A dramatic Premier League season reached its conclusion last month. Now that the dust has settled, we look at the managers at Manchester City, Liverpool, Chelsea, and Tottenham — to assess their performances and what needs to be improved ahead of the next campaign.
Manchester City | Pep Guardiola
While it was agony for Liverpool, there was unconfined joy for Pep Guardiola and Manchester City as they clinched a fourth title in five seasons in the most dramatic of fashion. Guardiola’s side were worthy winners, responding to Liverpool’s challenge by raising their own standards, and it’s now legitimately a dynasty of domestic success at the Etihad to rival Fergie’s Man United in their prime. Even more impressively, City have zero intention of standing still and the signing of Erling Haaland will strike fear into the hearts of those who wish to take them on next season.
No sooner had they waved goodbye to the likes of Fernandinho and Ilkay Gundogan, Guardiola will be plotting how to make them even better. They may have won the title again but by other measures, City are still falling short. A few minutes of madness saw them lose to Real Madrid in the Champions League semi-finals and mere lapses continue to haunt them in Europe.
Maybe Haaland will provide the deadly finishing touch to break through this final frontier and keep their necks ahead of Liverpool in the next captivating title race. The only cloud in City’s clear blue sky is how much longer Guardiola will want to do it for. He has spoken about his desire to leave the club in 2023 and so that gives him just one more opportunity to deliver the Champions League glory he was hired to deliver.
Liverpool | Jurgen Klopp
Almost certainly the best team to miss out on the Premier League title and it was a phenomenal season for Jurgen Klopp and Liverpool. Klopp’s brilliant team ultimately reached 92 points and yet still finished behind Manchester City. Liverpool lost only two league matches all season long and still came second but played some mesmerising football along the way while demonstrating an astonishing never-say-die mentality.
Klopp has committed for a few more years and Liverpool fans couldn’t be happier. But next season will be all the more challenging given City have already signed one of the world’s deadliest strikers in Erling Haaland. How will Liverpool respond in this ongoing arms race? Is there a big name they can sign, or will Klopp continue to spend less but acquire more absolute gems like Diogo Jota or Luis Diaz.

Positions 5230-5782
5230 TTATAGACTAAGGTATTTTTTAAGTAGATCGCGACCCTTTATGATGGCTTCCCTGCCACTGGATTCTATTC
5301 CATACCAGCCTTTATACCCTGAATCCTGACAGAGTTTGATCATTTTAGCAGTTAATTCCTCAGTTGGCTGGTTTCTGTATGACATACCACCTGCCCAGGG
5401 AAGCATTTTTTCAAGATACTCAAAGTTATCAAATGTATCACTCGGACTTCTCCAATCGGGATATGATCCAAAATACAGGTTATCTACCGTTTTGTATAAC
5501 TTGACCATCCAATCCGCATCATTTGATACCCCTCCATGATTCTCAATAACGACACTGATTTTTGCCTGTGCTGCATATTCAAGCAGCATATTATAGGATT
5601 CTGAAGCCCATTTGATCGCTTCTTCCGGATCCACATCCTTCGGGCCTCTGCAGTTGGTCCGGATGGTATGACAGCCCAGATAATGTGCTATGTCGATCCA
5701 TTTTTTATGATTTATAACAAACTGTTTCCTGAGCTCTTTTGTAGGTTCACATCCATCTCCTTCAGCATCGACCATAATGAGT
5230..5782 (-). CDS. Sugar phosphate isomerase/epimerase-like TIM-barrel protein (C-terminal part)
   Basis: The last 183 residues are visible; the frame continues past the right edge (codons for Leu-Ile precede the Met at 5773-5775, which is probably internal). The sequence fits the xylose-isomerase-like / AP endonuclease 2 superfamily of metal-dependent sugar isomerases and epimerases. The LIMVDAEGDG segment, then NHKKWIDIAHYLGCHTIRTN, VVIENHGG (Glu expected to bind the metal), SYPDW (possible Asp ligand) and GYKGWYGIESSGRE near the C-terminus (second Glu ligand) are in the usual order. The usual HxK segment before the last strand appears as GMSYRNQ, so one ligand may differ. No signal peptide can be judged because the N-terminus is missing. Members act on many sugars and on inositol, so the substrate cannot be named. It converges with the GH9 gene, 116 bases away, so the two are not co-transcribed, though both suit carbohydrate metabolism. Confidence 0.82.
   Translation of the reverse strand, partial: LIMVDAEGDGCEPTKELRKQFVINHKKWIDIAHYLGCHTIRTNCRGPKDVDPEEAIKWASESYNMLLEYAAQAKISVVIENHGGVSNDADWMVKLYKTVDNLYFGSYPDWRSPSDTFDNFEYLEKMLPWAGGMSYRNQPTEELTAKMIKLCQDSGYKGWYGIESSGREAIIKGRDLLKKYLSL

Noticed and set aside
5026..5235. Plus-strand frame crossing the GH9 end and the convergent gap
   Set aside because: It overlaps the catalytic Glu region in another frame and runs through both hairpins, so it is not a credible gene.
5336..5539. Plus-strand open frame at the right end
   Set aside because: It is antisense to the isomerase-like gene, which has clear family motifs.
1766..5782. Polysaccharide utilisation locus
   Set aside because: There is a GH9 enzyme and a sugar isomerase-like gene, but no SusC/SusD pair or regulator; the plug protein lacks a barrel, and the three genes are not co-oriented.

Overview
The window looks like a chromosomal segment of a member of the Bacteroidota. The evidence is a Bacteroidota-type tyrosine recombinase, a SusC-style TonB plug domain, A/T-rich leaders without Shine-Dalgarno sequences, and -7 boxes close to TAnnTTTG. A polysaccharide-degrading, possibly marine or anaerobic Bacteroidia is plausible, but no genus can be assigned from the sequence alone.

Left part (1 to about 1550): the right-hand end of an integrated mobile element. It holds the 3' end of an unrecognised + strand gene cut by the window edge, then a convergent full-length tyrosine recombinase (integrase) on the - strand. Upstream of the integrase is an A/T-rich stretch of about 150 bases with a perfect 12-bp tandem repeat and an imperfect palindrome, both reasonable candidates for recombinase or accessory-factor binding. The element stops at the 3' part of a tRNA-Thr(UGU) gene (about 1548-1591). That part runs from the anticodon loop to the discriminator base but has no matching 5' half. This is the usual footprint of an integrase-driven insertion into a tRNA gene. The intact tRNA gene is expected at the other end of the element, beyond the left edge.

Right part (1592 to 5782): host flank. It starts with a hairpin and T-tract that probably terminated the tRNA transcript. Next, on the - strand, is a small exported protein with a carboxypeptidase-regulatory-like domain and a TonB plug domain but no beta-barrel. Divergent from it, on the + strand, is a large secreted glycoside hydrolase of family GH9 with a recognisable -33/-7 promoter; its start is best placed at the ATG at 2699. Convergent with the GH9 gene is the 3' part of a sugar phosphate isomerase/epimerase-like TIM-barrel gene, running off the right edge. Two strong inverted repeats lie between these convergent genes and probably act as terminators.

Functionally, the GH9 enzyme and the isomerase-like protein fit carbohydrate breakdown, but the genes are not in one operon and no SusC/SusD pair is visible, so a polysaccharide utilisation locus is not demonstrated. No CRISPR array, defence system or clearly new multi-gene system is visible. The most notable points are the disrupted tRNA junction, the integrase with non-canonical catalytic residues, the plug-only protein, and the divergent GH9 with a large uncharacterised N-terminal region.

Can they also fend off interest from leading European clubs for their other star Mohamed Salah this summer? Whatever happens, Klopp’s Liverpool always seem to emerge better from the occasional sacrifice of a big name player. Their true strength lies in the collective and mental fortitude. In the Premier League, City proved a hair’s breadth better than them. Taking into consideration all competitions, they’re neck and neck.
Chelsea | Thomas Tuchel
The fall of Chelsea’s Roman Empire has indeed been seismic with the reverberations felt well beyond west London. It’s likely to be a chaotic summer ahead with key players departing and the takeover saga could rumble on for some time yet. Given all this, Thomas Tuchel can be said to have done a very good job on the field. Chelsea weren’t able to keep up with Liverpool or Manchester City – even before the Abramovich shock – but have still finished third.
They reached the finals of the FA Cup and the Carabao Cup, losing both on penalties having matched Liverpool, won the Club World Cup and only lost in the Champions League to a very good Real Madrid side. Even if Romelu Lukaku has so far been underwhelming for £98million – and unhelpfully rocked the boat mid-season by airing his grievances – other players have stepped up.
Mason Mount continues to be outstanding and Kai Havertz has quite the knack for scoring significant goals. Reece James missed a chunk of the season with injury but is clearly a world class wing-back. Even before Russia invaded Ukraine, sparking the sanctions on Abramovich, a mid-season pile-up of fixtures, injuries and Covid issues saw Tuchel under serious strain. But the German was a reassuring presence during the madness – even offering to drive his team to away games in a minibus – and emerges with credit from the most demanding of seasons.
Tottenham | Antonio Conte
Yet another season in two parts. Going nowhere under Nuno Espirito Santo, Tottenham acted decisively to bring in Antonio Conte at the beginning of November and reaped the benefit. A return to Champions League football for next season was sealed on the final day and made all the more sweeter by the fact Arsenal missed out. Now it’s clear they must do everything within their power to cling on to Conte, a born winner who has revitalised the club again. If that means getting the chequebook out this summer to boost the squad, then so be it.
That’ll be Daniel Levy’s top summer priority because, for a change, it looks as though Harry Kane looks content and won’t be linked with a move anywhere. There’s a strong case for keeping hold of Dejan Kulusevski, who scored five goals and contributed eight assists during his loan from Juventus, and with a couple more additions Spurs will have the makings of a good team again.
Conte’s next mission, should he remain, is to try and deliver a first piece of silverware since 2008. They would surely have had a good crack at the Europa Conference League had they not been forced to forfeit their final group game against Rennes because of a Covid outbreak. But then the additional burden of those knockout games could easily have derailed their efforts to break into the top four so a worthwhile sacrifice.